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Pacific Biosciences Sees Opportunity in Kits for COVID-19, Pathogen Surveillance

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NEW YORK – Pacific Biosciences is planning to develop integrated kits for genomic surveillance of pathogens, beginning with a kit for COVID-19 to be launched by the end of the year.

The move is "a really big deal for the company, because historically the company hasn't developed kitted applications," CEO Christian Henry told investors on a conference call following the release of the firm's first quarter financial results. "We believe viral surveillance or pathogen surveillance will be a market for us long into the future," he said.

Developing a kit could provide PacBio with another "core competency," he said, that would allow it to reach a bigger market in other surveillance applications, including influenza and foodborne pathogens. "When you think about the COVID opportunity for us without a kitted product, you know, we're really just capturing the sequencing portion of the opportunity, which is quite small relative to the total dollars associated with sample prep and the other pieces."

In general, COVID-19 surveillance is an opportunity, especially given the US's plan to spend $1.7 billion on it, Henry said. He noted that the firm created a VP position for government affairs and hired Illumina's former in-house lobbyist Kathleen Lynch. The position will give PacBio "much greater access to government entities and areas," he said.

On the call, Henry and other company officials also provided updates on the company's instrument placements, early progress in its collaboration with Invitae to build a clinical whole-genome sequencing platform, and the firm's strategic outlook regarding mergers and acquisitions.

PacBio had record first quarter revenues of $29.0 million this year, driven by Sequel II and especially Sequel IIe instrument placements, totaling 41 in the period.

Several of those placements were related to the COVID-19 surveillance opportunity, with Labcorp taking multiple units to support its contract with the US Centers for Disease Control and Prevention to sequence positive test samples. Labcorp processed approximately half of the CDC's submissions to the GISAID SARS-CoV-2 genome database in the quarter, Henry said, leading to surveillance revenue in the "low single-digit millions."

PacBio also placed multiple instruments at the Wellcome Sanger Institute's Darwin Tree of Life project, Children's Mercy Kansas City, and with China's Berry Genomics. Henry noted that the company placed instruments with Queen's University in Belfast, UK, an Italian core lab, a service provider in Taiwan, and an unnamed pharmaceutical company that plans to use the instrument for in-house development associated with an AAV gene therapy vector.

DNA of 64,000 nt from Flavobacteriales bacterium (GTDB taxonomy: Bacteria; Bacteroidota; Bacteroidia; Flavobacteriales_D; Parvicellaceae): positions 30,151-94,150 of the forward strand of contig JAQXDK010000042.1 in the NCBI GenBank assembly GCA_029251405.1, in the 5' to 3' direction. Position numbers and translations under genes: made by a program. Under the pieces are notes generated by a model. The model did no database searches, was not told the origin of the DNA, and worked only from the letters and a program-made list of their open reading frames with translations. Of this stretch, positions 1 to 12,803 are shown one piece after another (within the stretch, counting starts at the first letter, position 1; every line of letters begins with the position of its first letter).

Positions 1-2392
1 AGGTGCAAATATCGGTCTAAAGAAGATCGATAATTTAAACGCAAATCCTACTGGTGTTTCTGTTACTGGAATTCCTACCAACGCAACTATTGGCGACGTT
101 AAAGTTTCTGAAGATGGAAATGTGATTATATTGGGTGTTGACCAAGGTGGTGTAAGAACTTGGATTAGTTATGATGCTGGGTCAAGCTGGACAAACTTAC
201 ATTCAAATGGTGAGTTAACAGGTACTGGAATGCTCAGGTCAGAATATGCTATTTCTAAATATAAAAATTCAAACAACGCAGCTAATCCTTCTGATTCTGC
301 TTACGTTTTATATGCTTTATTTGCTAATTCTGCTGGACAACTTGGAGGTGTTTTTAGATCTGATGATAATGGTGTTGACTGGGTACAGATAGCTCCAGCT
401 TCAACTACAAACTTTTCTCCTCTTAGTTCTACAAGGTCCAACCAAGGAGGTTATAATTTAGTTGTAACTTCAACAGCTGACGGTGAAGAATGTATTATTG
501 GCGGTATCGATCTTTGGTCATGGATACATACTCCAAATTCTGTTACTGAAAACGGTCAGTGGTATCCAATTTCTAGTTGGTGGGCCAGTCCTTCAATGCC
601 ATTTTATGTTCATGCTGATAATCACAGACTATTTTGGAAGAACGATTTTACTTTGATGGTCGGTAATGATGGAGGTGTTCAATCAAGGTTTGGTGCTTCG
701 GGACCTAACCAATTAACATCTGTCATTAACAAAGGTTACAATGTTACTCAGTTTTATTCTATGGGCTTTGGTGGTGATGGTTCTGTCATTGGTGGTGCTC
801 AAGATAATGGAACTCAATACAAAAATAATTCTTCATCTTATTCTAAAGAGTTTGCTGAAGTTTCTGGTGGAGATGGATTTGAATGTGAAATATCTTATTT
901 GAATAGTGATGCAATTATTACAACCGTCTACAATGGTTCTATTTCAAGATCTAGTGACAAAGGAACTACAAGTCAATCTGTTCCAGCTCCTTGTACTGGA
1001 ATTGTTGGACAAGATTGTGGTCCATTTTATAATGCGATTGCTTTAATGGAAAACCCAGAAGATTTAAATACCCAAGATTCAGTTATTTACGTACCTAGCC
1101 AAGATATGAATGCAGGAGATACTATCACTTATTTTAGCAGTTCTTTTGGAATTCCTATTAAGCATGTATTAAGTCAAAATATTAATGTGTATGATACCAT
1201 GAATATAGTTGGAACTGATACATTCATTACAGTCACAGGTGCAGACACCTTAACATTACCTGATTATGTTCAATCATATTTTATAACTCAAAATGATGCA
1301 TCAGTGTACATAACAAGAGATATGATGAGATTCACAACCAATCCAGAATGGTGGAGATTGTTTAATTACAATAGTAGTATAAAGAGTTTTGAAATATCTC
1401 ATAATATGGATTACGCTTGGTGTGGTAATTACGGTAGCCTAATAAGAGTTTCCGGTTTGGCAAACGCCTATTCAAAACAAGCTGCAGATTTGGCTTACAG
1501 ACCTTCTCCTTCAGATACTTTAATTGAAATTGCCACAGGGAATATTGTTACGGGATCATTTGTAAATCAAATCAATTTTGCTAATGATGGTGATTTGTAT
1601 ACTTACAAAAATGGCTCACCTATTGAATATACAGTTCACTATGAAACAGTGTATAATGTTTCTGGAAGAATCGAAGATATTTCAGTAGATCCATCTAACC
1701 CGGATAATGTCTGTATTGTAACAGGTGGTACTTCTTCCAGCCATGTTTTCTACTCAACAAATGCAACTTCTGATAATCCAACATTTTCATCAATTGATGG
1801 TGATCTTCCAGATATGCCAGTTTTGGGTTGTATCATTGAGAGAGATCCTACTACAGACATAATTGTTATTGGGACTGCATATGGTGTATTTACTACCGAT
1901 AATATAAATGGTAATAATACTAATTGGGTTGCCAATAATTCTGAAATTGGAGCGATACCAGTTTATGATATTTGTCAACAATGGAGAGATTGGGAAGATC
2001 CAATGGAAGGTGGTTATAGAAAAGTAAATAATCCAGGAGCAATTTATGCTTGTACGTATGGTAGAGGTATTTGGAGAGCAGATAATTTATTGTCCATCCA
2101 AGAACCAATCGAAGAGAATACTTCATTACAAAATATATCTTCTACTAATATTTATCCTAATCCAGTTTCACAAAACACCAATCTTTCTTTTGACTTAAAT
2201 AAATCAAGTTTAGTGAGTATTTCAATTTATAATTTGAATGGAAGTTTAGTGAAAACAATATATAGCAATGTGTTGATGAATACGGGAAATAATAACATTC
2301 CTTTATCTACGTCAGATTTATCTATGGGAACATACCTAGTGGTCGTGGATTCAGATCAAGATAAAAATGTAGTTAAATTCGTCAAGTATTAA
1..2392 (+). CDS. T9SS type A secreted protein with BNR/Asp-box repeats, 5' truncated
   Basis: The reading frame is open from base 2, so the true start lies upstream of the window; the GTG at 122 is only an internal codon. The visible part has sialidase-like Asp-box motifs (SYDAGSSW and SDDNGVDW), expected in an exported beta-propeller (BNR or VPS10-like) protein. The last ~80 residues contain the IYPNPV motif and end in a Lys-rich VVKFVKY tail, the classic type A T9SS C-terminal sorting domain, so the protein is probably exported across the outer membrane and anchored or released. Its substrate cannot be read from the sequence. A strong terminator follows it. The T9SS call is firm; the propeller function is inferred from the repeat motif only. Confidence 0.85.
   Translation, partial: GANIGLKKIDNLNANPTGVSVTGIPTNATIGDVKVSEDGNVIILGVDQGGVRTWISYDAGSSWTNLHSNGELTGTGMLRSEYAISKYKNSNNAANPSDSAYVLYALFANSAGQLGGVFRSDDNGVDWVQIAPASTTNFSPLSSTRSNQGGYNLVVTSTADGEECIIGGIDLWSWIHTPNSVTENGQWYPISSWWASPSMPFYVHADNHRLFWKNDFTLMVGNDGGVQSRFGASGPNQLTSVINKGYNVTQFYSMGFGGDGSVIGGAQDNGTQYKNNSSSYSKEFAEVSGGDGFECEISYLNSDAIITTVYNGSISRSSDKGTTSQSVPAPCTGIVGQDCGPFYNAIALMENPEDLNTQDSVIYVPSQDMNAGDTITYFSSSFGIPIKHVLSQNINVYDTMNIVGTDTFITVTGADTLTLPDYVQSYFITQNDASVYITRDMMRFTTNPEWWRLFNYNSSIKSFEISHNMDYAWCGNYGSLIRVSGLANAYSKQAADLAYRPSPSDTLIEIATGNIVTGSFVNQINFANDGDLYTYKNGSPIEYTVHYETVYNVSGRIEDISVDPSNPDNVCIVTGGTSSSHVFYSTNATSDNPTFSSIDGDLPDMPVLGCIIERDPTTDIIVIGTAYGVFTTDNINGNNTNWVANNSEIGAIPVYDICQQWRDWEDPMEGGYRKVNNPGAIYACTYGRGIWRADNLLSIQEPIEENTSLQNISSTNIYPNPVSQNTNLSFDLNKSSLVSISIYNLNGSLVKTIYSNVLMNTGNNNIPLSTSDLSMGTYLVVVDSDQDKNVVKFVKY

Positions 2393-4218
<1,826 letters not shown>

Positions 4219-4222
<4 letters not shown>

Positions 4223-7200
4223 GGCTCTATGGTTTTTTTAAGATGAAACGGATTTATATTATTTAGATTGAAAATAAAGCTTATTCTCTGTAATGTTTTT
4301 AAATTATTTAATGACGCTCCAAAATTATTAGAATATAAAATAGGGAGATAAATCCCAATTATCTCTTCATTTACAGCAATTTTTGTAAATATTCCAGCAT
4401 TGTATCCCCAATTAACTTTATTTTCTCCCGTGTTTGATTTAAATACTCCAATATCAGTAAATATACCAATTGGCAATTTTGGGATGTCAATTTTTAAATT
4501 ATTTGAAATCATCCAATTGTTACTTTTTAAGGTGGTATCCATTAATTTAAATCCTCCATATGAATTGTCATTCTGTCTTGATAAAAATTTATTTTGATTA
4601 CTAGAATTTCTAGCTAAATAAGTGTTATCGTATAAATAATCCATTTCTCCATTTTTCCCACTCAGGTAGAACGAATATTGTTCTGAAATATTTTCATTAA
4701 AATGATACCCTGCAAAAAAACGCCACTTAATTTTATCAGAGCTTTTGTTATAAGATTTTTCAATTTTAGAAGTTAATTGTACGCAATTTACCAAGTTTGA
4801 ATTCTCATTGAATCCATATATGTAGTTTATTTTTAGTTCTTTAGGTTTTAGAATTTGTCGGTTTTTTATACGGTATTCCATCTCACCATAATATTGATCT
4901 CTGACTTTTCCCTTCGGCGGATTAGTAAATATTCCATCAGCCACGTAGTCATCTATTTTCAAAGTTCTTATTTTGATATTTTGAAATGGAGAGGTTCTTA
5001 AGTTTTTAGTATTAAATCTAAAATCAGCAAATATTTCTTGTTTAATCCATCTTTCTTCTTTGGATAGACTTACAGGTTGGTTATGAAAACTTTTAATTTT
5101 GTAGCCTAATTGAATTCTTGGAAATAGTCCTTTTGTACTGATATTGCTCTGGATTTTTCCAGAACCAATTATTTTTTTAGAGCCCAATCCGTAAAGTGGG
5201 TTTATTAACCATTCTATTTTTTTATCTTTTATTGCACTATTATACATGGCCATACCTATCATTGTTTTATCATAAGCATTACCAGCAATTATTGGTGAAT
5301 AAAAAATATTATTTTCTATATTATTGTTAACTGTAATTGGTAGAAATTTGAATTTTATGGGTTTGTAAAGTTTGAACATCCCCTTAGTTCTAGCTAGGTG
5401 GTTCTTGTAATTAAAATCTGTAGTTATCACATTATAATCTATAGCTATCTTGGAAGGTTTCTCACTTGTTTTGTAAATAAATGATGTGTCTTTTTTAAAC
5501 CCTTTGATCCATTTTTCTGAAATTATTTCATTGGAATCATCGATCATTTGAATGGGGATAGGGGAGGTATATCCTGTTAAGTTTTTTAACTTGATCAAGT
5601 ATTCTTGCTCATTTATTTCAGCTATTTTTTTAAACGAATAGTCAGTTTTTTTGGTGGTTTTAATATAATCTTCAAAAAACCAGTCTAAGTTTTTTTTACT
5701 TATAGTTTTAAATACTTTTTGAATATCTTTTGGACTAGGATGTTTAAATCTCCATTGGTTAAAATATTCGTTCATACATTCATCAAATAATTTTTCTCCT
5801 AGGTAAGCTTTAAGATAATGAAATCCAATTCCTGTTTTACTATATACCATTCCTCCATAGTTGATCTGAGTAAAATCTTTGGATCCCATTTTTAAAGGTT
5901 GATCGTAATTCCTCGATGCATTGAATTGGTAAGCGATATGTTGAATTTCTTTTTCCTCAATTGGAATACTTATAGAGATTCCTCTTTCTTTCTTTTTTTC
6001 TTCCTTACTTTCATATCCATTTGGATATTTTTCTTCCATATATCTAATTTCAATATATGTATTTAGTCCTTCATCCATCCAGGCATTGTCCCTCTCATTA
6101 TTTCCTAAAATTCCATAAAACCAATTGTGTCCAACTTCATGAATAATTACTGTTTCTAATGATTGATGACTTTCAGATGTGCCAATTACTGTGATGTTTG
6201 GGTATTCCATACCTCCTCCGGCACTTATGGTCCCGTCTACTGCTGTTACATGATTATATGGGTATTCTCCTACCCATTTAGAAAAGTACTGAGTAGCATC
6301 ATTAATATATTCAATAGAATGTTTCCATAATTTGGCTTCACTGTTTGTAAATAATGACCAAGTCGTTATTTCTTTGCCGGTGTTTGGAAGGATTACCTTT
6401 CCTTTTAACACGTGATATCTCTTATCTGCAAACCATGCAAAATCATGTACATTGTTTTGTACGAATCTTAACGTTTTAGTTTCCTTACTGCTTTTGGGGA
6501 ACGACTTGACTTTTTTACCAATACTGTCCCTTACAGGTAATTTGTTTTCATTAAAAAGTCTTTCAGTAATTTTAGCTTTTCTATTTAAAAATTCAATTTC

Though only announced in January, PacBio officials said the Invitae collaboration was off to a good start. "The teams are working extremely well together, and they've made substantial progress on aligning the key development milestones and product requirements," Henry said, though he said the company hasn't yet defined the milestones it plans to share with investors.

"We have been meeting with Invitae regularly across a number of work streams," PacBio Chief Operating Officer Mark van Oene said. "We're learning a lot about their front end: how they do their DNA extraction, how they do their library prep, to ensure that together, we're going to go and build a front end that's going to get great DNA under the new sequencer we're building." The PacBio team has also learned about Invitae's data requirements for its interpretation engine and reporting capabilities, he said.

In an analyst note, Cowen's Doug Schenkel wrote that he is looking forward to "strategic endeavors" from the company, given their strong balance sheet: over $1 billion in cash, cash equivalents, and investments.

During the Q&A portion of the call, Henry said PacBio is evaluating "lots of different opportunities, including collaborations, partnerships, and acquisitions, though he stressed that the firm is "going to be patient."

PacBio is "knee deep in evaluating" opportunities that could "fundamentally give us a competitive advantage or create growth opportunities in the front end," he said.

Informatics is another area PacBio is eyeing. "In the past, we've been very successful at integrating [informatics type] opportunities to, kind of round out the product portfolio," he said. "Our objective is to be the world's most advanced solutions company for biology. That's really where we're going, way beyond just long-read sequencing."

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